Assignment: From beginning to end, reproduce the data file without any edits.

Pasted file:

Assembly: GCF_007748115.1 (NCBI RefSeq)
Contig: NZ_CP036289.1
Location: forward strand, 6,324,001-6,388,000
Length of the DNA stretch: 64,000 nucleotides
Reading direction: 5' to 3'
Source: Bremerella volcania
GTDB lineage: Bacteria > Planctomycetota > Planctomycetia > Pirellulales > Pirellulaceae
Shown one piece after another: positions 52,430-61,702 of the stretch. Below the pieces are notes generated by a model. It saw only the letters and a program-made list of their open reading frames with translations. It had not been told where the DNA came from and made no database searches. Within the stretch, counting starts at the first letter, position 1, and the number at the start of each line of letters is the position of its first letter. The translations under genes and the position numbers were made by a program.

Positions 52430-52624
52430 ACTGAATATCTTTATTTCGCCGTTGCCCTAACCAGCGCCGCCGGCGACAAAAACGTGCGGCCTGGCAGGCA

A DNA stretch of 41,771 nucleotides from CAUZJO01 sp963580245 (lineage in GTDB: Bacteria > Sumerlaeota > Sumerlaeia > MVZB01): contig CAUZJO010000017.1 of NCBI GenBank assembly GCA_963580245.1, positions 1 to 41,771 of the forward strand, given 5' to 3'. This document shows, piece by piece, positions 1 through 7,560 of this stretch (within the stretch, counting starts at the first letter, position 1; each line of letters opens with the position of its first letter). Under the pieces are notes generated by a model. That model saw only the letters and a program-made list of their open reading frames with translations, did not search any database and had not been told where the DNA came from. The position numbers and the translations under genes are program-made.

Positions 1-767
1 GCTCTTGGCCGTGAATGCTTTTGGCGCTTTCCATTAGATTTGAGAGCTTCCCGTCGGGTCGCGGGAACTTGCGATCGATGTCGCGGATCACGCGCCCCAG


Assembly: GCF_007748115.1 (NCBI RefSeq)
Contig: NZ_CP036289.1
Location: forward strand, 6,324,001-6,388,000
Length of the DNA stretch: 64,000 nucleotides
Reading direction: 5' to 3'
Source: Bremerella volcania
GTDB lineage: Bacteria > Planctomycetota > Planctomycetia > Pirellulales > Pirellulaceae
Shown one piece after another: positions 52,430-61,702 of the stretch. Below the pieces are notes generated by a model. It saw only the letters and a program-made list of their open reading frames with translations. It had not been told where the DNA came from and made no database searches. Within the stretch, counting starts at the first letter, position 1, and the number at the start of each line of letters is the position of its first letter. The translations under genes and the position numbers were made by a program.

Positions 52430-52624
52430 ACTGAATATCTTTATTTCGCCGTTGCCCTAACCAGCGCCGCCGGCGACAAAAACGTGCGGCCTGGCAGGCA

A DNA stretch of 41,771 nucleotides from CAUZJO01 sp963580245 (lineage in GTDB: Bacteria > Sumerlaeota > Sumerlaeia > MVZB01): contig CAUZJO010000017.1 of NCBI GenBank assembly GCA_963580245.1, positions 1 to 41,771 of the forward strand, given 5' to 3'. This document shows, piece by piece, positions 1 through 7,560 of this stretch (within the stretch, counting starts at the first letter, position 1; each line of letters opens with the position of its first letter). Under the pieces are notes generated by a model. That model saw only the letters and a program-made list of their open reading frames with translations, did not search any database and had not been told where the DNA came from. The position numbers and the translations under genes are program-made.

Positions 1-767
1 GCTCTTGGCCGTGAATGCTTTTGGCGCTTTCCATTAGATTTGAGAGCTTCCCGTCGGGTCGCGGGAACTTGCGATCGATGTCGCGGATCACGCGCCCCAG